OUTSIDE LOOKING IN…. I’ve read conservative blogger Rick Moran periodically over the years, and while he’s very conservative, I tend to think he’s someone I could at least have a reasonable conversation with. His blog is called “Right Wing Nuthouse” — which doesn’t exactly scream “sensible moderation” — but Moran’s content isn’t as unhinged as the name might suggest.
A post he had yesterday on “anti-reason conservatives” was especially interesting. Moran sees his fellow conservatives throwing a fit about the Republican Party, and desperately trying to drag it sharply to the far-right, and he seems to think they’re making a terrible mistake.
What is it that possesses certain conservatives to fool themselves so spectacularly into believing that they can create a majority out of a minority?
That kind of alchemy hasn’t been seen since Nostradamus tried to turn lead into gold. In the case of far right conservatives who think that they can turn their meager numbers into a ruling majority all by themselves, the disconnect from reality would normally call for an intervention — except they reject anything from anybody who doesn’t agree with them 100%. […]
The recent Gallup poll showing that 40% of Americans see themselves as “conservative” was leapt upon by these morons as “proof” that their brand of anarcho-conservatism dominates the political landscape. Would that it were true. The fact that there are a dozen different definitions of “conservative” depending on where you live doesn’t seem to penetrate. And the pogrom they wish to carry out against “moderates” who agree with them on 90% of the issues they hold dear but fail their ever more spastic “litmus tests” guarantees Democratic dominance for the foreseeable future.
To clarify, Moran doesn’t seem to be arguing for a more moderate GOP. Rather, I get the sense that he’s simply opposed to the coordinated purge of anyone who isn’t entirely right-wing on everything from the Republican ranks.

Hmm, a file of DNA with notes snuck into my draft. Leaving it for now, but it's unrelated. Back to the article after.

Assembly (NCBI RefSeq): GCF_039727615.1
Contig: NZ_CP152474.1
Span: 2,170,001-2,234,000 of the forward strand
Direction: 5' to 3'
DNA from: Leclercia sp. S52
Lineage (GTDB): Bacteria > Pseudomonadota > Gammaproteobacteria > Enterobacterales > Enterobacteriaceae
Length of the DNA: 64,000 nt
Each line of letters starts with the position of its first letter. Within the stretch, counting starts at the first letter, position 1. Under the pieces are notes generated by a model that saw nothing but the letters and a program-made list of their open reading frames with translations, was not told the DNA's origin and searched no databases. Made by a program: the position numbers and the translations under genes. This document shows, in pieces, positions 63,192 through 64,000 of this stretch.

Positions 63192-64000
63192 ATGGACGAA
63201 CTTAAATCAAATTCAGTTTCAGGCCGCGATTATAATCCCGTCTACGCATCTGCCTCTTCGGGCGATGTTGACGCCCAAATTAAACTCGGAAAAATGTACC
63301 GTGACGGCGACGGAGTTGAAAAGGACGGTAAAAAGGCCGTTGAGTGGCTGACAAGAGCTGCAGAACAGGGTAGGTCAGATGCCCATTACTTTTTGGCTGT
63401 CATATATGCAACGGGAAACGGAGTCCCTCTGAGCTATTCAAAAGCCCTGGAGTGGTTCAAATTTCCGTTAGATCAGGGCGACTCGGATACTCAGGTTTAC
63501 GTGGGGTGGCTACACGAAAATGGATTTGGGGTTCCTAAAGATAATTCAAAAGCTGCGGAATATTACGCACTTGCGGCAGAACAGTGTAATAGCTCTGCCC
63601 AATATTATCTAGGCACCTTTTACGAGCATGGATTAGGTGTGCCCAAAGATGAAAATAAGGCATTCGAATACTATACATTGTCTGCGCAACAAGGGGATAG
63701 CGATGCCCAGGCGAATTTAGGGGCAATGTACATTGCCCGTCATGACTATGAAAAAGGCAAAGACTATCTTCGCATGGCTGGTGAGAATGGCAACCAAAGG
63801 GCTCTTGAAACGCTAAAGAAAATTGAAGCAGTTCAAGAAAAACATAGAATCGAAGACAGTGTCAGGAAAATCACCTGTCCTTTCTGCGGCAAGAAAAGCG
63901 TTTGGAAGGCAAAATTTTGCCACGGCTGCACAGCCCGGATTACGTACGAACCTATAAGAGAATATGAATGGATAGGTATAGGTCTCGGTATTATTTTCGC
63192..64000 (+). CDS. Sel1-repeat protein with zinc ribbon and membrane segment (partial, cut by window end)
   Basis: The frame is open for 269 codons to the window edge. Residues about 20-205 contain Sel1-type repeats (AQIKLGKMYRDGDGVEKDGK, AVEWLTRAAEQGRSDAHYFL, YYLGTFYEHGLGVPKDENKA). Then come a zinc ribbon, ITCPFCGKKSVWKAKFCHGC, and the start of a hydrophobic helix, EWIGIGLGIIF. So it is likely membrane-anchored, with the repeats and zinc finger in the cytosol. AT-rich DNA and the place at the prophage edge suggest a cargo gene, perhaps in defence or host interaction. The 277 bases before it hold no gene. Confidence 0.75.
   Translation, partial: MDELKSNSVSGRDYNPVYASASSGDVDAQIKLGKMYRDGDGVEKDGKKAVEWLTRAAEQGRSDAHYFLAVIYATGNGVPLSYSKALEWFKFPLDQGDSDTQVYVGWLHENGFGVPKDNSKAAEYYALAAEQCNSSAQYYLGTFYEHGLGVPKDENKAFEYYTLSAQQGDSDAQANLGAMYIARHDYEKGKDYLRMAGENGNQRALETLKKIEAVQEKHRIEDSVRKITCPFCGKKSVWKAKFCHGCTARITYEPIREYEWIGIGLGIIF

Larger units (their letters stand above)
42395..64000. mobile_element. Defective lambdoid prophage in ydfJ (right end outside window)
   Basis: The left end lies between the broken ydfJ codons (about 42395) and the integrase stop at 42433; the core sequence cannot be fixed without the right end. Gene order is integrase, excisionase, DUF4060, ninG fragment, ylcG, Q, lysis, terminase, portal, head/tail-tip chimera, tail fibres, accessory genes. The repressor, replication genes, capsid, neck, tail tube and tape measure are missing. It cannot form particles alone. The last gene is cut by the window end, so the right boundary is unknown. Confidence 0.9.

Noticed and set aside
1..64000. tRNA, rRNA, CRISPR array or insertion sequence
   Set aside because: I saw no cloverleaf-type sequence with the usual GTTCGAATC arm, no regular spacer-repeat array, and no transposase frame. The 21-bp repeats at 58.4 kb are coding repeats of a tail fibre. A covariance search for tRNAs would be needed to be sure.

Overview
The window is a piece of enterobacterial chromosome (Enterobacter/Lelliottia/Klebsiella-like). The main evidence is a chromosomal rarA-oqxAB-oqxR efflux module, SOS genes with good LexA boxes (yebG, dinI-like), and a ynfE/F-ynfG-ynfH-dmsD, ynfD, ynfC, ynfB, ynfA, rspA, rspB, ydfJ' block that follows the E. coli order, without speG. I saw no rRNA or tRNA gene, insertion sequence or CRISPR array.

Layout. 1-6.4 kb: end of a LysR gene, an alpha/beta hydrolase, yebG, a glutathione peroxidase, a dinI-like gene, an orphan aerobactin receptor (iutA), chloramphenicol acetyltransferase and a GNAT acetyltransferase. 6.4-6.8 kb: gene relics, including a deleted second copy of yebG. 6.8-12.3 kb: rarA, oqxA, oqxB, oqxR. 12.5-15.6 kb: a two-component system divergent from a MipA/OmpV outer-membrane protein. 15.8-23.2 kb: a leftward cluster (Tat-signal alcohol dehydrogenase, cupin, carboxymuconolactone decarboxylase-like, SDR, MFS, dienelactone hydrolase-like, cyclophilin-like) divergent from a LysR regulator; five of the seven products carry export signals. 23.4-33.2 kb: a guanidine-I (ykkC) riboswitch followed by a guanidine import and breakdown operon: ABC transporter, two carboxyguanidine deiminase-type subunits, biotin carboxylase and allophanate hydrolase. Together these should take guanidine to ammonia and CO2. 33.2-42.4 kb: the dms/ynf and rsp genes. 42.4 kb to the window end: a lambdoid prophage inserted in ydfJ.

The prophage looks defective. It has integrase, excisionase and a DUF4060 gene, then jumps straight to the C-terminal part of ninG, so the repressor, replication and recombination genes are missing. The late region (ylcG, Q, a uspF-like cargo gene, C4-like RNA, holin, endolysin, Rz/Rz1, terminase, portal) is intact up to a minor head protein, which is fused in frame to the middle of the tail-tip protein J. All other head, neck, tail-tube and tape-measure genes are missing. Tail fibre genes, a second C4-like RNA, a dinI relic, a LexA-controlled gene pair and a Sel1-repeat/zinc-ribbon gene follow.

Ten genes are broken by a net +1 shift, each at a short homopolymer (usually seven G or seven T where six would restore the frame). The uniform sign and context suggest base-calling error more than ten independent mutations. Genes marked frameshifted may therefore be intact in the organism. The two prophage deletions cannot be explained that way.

Moran was especially troubled by an item that claimed the Republican Party “has been hijacked” by moderates, who have driven conservatives in the party “underground.”
It’s worth noting, of course, that many far-right observers apparently live in an alternate reality. As for Moran, he described the writer as evidence of “Anti-Reason Conservatives — those who reject reality in favor of persecution complexes, wildly exaggerated hyperbole, and a frightening need for vengeance against their imagined ‘enemies’ — despite the fact that those imagined foes agree with them on virtually everything they think they stand for.”
For his trouble, Moran was, predictably, criticized by other conservative bloggers.
It’ll be interesting to see just how common Moran’s perspective is, or isn’t, in conservative circles in the coming months. Those criticizing him imagine a scenario in which Republicans return to electoral dominance by making the party smaller, more right-wing, and more rigid and uncompromising. The True Believers will thrive, the argument goes, just as soon as the heretics are driven away.
I don’t imagine Moran is alone in thinking the activist base is making a terrible mistake, but are there other conservative voices willing to take the heat and say so publicly?